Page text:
Pozzo, in his blindness, becomes another character who is confused about time and the people he meets. Something different, though tragic, has happened to him but how he has become blind, and why he does not remember the incident leading to his blindness, are never explained. POZZO: I woke up one fine day as blind as Fortune. (Pause. ) Sometimes I wonder if I’m not still asleep. VLADIMIR: And when was that? POZZO: I don’t know. (Beckett) In conclusion, “Waiting for Godot” may be a play about “nothing” in the sense that there is no plot, but it is written not just to provide some laughs or a sense of bewilderment.
As mentioned earlier, it is a tragicomedy, a dramatic piece which incorporates both tragic and comic elements. (Encyclopedia Britannica) The play explores hopelessness and uncertainty as two people try to find the meaning of their existence. The two await Godot, who may hold the answers in his hands. Considered as an innovation in drama (Merriam Webster), “Waiting for Godot” can be referred to as experimental. It is tragic, but not to the point of complete hopelessness. At the end of the play, Estragon feels like he can no longer go on with his life and suggests that they bring enough rope the following day.
Vladimir agrees that they should hang themselves, but provides a condition that they will not go through with the suicide if Godot arrives. Godot is the fading hope to a meaningless existence. Both Vladimir and Estragon are already despairing about the lack of direction in their lives, which have turned for the worse as they become older. However, the repetition that happens in the two acts suggests that what the two are experiencing has been going on for much more than two days. Vladimir and Estragon have already considered suicide in Act I, but have opted to see what Godot will say (Beckett).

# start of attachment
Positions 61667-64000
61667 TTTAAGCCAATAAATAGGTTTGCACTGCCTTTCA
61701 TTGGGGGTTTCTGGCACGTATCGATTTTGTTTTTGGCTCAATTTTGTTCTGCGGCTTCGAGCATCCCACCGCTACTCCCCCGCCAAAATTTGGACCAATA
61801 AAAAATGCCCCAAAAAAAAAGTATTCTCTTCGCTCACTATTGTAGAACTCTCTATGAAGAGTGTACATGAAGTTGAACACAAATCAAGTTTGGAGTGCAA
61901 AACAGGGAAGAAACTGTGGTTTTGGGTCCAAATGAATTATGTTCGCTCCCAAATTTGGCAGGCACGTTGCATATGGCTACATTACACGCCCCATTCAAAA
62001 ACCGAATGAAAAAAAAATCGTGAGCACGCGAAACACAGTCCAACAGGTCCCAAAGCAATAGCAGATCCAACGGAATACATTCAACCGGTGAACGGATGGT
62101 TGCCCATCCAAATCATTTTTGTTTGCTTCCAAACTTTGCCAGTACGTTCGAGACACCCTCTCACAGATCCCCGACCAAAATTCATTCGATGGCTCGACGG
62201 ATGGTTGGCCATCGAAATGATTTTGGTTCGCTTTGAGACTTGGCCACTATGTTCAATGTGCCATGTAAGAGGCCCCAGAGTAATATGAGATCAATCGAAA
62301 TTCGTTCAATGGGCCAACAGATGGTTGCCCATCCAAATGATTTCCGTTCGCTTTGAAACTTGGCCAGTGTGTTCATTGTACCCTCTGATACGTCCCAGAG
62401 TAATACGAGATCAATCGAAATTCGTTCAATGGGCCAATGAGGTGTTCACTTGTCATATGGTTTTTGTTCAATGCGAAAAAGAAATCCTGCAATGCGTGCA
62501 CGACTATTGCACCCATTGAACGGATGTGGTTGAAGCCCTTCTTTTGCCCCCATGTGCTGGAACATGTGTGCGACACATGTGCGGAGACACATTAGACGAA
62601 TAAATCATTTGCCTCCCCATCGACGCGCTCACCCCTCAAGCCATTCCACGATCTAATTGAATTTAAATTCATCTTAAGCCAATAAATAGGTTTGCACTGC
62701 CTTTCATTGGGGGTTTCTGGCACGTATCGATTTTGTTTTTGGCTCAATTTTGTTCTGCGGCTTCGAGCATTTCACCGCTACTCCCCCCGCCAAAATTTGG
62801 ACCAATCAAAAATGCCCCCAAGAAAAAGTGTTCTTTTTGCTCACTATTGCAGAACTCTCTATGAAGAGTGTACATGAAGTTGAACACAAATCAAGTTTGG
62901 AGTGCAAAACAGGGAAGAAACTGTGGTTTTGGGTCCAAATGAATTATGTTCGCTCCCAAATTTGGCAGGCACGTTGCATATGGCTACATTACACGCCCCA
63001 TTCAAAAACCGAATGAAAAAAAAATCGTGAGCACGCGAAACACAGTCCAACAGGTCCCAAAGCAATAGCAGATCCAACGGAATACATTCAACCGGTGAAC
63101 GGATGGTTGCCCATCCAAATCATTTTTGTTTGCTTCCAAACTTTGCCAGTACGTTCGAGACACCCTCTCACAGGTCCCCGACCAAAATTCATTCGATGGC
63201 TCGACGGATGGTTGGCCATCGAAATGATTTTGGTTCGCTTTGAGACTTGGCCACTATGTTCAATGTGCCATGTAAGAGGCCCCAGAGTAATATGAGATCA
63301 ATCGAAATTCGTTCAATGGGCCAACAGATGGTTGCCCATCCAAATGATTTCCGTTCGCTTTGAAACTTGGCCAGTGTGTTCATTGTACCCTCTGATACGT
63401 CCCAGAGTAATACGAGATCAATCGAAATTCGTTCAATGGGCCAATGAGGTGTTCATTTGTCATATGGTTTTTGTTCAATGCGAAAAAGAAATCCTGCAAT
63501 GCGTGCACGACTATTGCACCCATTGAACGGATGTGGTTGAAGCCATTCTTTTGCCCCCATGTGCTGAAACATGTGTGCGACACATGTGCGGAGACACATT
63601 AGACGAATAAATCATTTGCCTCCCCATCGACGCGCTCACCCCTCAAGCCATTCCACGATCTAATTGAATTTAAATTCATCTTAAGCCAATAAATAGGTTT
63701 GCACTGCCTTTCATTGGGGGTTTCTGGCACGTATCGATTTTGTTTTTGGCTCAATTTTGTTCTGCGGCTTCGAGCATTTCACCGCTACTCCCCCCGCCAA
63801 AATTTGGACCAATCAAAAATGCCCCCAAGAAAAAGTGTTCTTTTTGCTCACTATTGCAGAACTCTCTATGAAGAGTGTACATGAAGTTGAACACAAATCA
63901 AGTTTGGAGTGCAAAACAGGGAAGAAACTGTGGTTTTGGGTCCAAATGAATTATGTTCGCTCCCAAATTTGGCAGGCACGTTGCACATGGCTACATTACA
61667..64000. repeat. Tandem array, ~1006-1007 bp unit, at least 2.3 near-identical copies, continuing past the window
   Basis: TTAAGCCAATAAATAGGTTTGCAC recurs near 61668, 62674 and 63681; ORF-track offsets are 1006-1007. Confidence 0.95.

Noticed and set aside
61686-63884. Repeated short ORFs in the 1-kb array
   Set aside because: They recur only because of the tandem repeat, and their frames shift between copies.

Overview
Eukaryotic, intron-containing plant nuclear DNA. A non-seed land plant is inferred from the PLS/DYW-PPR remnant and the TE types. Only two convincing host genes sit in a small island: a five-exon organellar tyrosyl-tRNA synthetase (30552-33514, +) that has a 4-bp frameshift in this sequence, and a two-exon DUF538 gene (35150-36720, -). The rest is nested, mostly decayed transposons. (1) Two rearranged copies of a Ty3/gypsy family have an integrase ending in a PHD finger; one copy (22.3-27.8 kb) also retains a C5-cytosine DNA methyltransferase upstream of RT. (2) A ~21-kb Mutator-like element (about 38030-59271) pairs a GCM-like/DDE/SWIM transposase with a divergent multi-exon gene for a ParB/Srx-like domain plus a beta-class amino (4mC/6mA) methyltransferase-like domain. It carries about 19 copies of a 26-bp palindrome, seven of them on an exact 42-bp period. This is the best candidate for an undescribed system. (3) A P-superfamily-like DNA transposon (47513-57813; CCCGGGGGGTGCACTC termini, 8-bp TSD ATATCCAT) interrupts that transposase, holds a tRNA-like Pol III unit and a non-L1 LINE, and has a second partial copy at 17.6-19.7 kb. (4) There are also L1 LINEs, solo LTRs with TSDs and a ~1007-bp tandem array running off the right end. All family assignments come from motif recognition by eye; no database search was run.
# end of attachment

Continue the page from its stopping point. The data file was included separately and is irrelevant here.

Their thoughts rarely linger on one topic, so they have quickly discarded the idea of killing themselves. “Waiting for Godot” is a unique way of presenting the values and uncertainties of people without creating a concrete beginning and ending.
Beckett, Samuel. Waiting for Godot. New York: Chelsea House , 1987. Encyclopedia Britannica. 2007. Britannica Online Encyclopedia. 3 October 2007 <http://www. britannica. com/eb/article-9073149/tragicomedy>. Merriam Webster. Merriam Webster’s Encyclopedia of Literature. 1995.